When you walk through the gates of this medieval castle you step back in time, one of the finest and best preserved castles in Britain. Constructed on the North West coast of wales to subdue rebellious welsh princes, the castle is memorising, with hills rising to the south and west. The castle was built directly onto exposed bedrock; this was to stop besiegers tunnelling beneath Conwy’s walls, which was a common tactic in medieval siege warfare. As we wander through, just imagine yourself here centuries ago. Join us today as we explore the beautiful Conwy castle.

Conwy castle was built by King Edward the 1st during his conquest of wales between 1283-1289. Over the next few centuries the castle played a huge and important part in several wars, it withstood the siege with Llewellyn in the winter of 1294-95 and acted as a temporary haven for Richard the 2nd in 1399, it also was held for several months by the forces who were loyal to Owain Glyndwr in 1401.

Following the outbreak of the English civil war in 1642, the castle was held by forces loyal to Charles 1st, holding out until 1646 when it was surrendered to the parliamentary armies, in the aftermath of this the castle was partially slighted by the parliament to prevent it being used in any further revolt, it was finally completely ruined in 1665 when all its remaining iron and lead was stripped and sold off.

The castle is built from local and important stone, and occupies a coastal ridge overlooking an important crossing point over the river Conwy. When you get to the top of the tower you are able to see how beautiful the river is.

The greatest of henrys castles, like Conwy were masters of medieval engineering, their towers were round and tough to break through with no corners to knock off and a castle within a castle defence that gave a place for the defenders a place to retreat, or just wait for more reinforcements.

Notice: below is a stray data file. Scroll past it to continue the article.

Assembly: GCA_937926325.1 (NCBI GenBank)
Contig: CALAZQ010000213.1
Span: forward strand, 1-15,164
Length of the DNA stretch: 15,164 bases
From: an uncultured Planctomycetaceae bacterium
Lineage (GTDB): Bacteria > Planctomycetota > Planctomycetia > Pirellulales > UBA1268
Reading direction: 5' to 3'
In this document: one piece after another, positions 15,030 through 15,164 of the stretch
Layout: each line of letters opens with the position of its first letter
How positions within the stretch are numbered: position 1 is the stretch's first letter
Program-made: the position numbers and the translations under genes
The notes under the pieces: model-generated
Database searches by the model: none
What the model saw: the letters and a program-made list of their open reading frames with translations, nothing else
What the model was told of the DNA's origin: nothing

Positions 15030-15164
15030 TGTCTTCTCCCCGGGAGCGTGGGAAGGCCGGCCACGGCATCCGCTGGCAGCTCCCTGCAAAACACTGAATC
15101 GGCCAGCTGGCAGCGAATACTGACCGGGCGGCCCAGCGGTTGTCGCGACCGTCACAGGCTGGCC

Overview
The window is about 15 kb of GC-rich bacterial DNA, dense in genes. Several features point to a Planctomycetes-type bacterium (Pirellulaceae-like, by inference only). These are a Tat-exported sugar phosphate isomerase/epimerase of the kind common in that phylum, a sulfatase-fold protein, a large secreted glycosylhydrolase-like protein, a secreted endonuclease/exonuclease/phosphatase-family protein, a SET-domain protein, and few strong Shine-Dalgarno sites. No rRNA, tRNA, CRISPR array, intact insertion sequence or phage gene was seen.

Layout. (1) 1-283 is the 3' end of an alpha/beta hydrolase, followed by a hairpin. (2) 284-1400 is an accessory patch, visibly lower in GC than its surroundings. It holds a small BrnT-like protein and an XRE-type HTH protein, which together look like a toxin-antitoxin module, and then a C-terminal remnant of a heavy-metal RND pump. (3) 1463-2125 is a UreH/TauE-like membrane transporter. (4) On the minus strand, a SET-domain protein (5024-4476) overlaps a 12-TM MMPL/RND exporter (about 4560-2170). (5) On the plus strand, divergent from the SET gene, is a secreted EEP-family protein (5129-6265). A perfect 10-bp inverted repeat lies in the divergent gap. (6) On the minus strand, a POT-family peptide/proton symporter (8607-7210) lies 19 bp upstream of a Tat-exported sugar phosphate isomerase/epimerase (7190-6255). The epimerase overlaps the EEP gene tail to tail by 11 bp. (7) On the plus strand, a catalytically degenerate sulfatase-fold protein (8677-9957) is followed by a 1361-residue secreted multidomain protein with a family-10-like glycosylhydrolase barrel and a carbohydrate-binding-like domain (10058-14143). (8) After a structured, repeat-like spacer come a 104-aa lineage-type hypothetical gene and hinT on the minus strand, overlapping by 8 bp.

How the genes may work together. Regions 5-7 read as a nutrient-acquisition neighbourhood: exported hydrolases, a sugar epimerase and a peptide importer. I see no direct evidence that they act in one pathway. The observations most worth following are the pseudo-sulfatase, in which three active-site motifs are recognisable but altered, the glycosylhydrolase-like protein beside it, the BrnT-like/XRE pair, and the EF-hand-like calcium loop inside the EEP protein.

An interesting fact about Edwards castles, were that they always had a water exit, this would have been for being able to supply from the river, but also an escape by the river and this was all in Edwards planning.

As we explore through the buildings we are about to enter the royal heart of Conwy, just to see how the other half lived, in the other part of the castle. The gatehouse ahead has the obligatory drawbridge, portcullis and battlements that enclose and protect an exclusive suite of luxurious apartments. Before we do enter though you can see down the well, which was a staggering 91ft deep and was once full of spring fed, rock filtered mineral water. Access to this part of the castle could have only been gained through a heavily protected narrow archway. Here is where the kings own chambers lay and a small hall where he could receive his visitors. He had other rooms included a private chapel which is very impressive and another kitchen with its own baking ovens.

In over the 700 years only three monarchs stayed in the royal apartments, Edwards 1st, Edward 2nd and Richard the 2nd. It cost £430 pounds from the public purse, which in monetary terms nowadays that would have been over a million pounds. 

The most impressive of the castle is the great hall which runs along the southern wall, the roof of this huge chamber was once supported by fiver stone arches only one of which survives today. Western end the remains of what was once the chapel can be identified in the great hall from the unique looking windows.